Figure 3: Tomato plants infected with Septoria leaf spot develop circular lesions with darkened borders and tan-brown centers on stems, petioles, and leaves. (Photo: Kenny Seebold, UK)

Only leaves, stems, or petioles may become infected, which can result in significantly reduced plant vigor. Septoria leaf spot is favored by moderate temperatures, high humidity, and rainfall. Once established the disease can spread rapidly in dense plantings of tomatoes.

Symptoms

Small circular lesions with darkened borders and tan-brown centers are characteristic of this disease (Figure 3). The number of spots increases as disease severity increases. Blighting (rapid death) may occur in severe cases, which may kill plants while leaving a few unblemished fruit. The fungus produces additional spores in pycnidia, which are small, black specks seen in the centers of older lesions.

Early Blight & Septoria Leaf Spot Management

Cultural Practices

  • Select varieties with resistance or tolerance to early blight and/or Septoria leaf spot
  • Do not set transplants with visible leaf spots
  • Remove plant debris or weeds from the growing area
  • Remove and destroy heavily infected leaves from indeterminate tomatoes
  • Use drip irrigation (instead of overhead watering) to reduce leaf wetness
  • Improve greenhouse ventilation to reduce humidity
  • Use recommended plant spacing to facilitate air movement and leaf drying
  • Practice crop rotation

Chemical Approaches

Start plants on a preventative fungicide program within 2 (field) or 3 (greenhouse) weeks of setting plants.

  • Greenhouses: Apply mancozeb and/or copper on a 7 to 10 day schedule early in the season. If moderate disease pressure continues as harvest approaches, replace mancozeb with a systemic fungicide; otherwise continue with copper every 7 to 10 days. For specific systemic fungicide options with shorter preharvest intervals, see ID-36, page 18.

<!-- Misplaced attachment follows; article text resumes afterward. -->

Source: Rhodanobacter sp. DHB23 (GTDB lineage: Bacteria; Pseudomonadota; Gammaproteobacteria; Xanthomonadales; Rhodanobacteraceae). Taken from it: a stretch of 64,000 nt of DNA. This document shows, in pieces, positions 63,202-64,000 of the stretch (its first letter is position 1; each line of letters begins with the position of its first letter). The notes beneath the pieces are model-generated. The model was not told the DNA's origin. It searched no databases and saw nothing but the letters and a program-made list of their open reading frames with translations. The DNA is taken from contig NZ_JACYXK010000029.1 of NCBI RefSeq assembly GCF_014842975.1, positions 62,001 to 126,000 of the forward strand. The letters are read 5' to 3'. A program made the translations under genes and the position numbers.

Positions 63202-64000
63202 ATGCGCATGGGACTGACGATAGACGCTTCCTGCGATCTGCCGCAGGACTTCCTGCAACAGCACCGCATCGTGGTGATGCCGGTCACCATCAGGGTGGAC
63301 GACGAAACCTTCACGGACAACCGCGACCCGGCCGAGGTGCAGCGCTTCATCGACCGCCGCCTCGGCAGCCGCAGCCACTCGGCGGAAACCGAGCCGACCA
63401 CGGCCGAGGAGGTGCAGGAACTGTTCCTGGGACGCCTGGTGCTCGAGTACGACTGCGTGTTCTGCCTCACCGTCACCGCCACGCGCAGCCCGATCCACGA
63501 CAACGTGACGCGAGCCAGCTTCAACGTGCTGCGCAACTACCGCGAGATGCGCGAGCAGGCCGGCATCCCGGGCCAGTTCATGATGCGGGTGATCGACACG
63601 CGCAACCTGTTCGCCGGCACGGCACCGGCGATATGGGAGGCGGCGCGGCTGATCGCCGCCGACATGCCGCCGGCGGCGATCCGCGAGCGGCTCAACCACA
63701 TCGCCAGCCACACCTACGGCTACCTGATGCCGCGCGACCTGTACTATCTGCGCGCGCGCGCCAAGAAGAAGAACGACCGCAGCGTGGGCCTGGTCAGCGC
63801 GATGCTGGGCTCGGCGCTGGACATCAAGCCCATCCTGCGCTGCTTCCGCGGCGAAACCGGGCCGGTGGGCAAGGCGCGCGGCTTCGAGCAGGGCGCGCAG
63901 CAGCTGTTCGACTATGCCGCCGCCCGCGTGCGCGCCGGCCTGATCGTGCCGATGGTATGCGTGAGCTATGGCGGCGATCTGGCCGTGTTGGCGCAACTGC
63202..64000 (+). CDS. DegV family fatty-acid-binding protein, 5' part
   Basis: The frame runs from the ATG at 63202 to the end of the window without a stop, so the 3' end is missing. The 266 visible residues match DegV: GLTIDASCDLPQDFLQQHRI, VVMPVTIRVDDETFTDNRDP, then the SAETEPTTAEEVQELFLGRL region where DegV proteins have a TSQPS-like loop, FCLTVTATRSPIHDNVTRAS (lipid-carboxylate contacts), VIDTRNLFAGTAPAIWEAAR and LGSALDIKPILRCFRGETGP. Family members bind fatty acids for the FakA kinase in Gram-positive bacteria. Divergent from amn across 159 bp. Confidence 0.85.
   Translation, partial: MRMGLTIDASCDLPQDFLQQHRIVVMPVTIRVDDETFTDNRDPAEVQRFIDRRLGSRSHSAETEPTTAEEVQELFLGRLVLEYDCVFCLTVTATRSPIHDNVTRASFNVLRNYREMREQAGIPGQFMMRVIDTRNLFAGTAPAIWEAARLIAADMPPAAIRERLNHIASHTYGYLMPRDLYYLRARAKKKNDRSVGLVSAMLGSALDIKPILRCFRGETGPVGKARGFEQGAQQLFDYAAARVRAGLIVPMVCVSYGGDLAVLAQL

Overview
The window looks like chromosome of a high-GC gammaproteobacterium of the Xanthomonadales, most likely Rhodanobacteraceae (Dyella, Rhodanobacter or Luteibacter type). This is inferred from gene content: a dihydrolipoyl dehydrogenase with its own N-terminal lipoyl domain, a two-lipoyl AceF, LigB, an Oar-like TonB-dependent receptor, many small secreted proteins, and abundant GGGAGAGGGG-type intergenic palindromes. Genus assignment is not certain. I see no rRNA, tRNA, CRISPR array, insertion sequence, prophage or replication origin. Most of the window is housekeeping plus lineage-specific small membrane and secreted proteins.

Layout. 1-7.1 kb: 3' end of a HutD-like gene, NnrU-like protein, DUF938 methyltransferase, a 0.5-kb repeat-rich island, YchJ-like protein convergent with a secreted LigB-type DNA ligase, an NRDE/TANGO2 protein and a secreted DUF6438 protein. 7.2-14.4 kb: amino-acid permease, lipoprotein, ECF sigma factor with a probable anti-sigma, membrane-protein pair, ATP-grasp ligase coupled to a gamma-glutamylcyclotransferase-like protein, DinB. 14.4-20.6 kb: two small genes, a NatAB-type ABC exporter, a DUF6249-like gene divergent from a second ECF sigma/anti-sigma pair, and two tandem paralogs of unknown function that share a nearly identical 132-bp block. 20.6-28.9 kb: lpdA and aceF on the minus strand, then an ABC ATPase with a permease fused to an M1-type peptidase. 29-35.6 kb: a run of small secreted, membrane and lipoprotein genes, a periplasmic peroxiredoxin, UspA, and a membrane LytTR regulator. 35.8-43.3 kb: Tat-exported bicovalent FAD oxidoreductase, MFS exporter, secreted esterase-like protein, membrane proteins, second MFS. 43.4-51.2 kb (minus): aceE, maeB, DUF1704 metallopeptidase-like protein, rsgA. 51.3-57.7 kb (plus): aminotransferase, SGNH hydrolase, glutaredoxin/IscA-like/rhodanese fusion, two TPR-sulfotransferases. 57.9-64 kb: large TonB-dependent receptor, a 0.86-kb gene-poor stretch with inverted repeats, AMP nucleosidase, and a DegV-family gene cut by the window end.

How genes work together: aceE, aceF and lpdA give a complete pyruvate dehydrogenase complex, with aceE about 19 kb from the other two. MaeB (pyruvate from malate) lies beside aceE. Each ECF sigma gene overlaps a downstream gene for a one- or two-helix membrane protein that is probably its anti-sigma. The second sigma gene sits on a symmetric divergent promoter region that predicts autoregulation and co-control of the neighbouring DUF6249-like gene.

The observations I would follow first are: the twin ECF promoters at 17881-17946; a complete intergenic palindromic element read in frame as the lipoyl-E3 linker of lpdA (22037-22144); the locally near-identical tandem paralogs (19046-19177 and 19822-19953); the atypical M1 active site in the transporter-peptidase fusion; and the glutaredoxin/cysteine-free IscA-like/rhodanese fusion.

• Fields: Apply mancozeb or chlorothalonil on a 7 to 10 schedule early in the season; incorporate copper for bacterial disease management. Shorten spray intervals under rainy conditions. Use a systemic fungicide tank-mixed with a protectant (mancozeb, chlorothalonil) at the third spray, and alternate between protectants and systemic fungicides as the season continues. A sample fungicide program for tomatoes may be found on page 97 in ID-36.

As always, all label recommendations must be followed when applying fungicides to crops. Pay particularly close attention to pre-harvest intervals.

Resources

  • IPM Scouting Guide for Common Pests of Solanaceous Crops in Kentucky (ID-172)
  • Home Vegetable Gardening (ID-128)
  • Vegetable Production Guide for Commercial Growers (ID-36)
  • Managing Greenhouse & High Tunnel Environments to Reduce Plant Diseases (PPFS-GH-01)
  • Greenhouse Sanitation (PPFS-GH-04)

 

By: Kim Leonberger, Extension Associate and Emily Pfeufer, Extension Plant Pathologist

 

Posted in Vegetables